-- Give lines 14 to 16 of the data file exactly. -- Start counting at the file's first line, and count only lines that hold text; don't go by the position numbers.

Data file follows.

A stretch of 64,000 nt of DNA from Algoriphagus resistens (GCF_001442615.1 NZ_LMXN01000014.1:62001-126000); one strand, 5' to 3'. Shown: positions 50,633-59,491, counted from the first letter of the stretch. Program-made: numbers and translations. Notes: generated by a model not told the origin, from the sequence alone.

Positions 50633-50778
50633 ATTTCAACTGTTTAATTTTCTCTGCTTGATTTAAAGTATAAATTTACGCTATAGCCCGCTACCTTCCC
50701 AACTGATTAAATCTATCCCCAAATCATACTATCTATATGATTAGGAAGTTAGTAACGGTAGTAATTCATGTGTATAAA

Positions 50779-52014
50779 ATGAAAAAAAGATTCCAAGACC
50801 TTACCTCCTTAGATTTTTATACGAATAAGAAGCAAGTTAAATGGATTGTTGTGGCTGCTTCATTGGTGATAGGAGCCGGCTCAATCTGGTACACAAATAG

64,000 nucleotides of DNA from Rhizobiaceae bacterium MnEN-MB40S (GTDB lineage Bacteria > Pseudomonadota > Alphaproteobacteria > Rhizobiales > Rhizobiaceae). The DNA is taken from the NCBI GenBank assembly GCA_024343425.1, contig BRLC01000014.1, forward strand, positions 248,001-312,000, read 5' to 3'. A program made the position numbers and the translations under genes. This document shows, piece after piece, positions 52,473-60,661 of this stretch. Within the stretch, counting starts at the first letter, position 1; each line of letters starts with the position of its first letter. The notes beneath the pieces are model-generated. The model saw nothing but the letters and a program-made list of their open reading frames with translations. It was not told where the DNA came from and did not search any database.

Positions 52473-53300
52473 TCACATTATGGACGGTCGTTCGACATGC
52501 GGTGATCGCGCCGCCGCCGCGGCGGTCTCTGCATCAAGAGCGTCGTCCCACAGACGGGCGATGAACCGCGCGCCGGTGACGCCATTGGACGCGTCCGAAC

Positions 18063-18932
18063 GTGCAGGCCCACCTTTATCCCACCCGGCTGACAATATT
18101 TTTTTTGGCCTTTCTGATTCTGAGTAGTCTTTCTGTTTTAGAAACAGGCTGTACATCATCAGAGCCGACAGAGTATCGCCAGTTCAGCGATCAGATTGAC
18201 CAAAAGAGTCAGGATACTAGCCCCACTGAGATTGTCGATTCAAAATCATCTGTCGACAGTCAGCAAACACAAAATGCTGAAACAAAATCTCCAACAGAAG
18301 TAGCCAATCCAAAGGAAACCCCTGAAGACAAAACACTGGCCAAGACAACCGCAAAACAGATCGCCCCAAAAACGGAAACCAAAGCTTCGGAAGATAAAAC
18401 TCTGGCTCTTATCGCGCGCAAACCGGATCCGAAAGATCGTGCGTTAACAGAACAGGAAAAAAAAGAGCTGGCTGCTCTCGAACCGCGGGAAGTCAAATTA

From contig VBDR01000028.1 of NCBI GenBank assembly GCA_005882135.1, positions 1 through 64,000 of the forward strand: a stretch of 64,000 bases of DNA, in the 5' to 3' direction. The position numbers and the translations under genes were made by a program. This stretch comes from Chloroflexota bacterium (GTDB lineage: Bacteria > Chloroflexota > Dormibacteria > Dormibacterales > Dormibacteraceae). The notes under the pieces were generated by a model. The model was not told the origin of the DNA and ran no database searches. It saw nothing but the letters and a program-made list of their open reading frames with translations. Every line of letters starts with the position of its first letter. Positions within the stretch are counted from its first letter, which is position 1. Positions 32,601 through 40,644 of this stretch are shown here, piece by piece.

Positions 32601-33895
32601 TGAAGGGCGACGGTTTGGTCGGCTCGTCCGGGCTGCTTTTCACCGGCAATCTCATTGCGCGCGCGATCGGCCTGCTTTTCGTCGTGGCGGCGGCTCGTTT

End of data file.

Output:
18101 TTTTTTGGCCTTTCTGATTCTGAGTAGTCTTTCTGTTTTAGAAACAGGCTGTACATCATCAGAGCCGACAGAGTATCGCCAGTTCAGCGATCAGATTGAC
18201 CAAAAGAGTCAGGATACTAGCCCCACTGAGATTGTCGATTCAAAATCATCTGTCGACAGTCAGCAAACACAAAATGCTGAAACAAAATCTCCAACAGAAG
18301 TAGCCAATCCAAAGGAAACCCCTGAAGACAAAACACTGGCCAAGACAACCGCAAAACAGATCGCCCCAAAAACGGAAACCAAAGCTTCGGAAGATAAAAC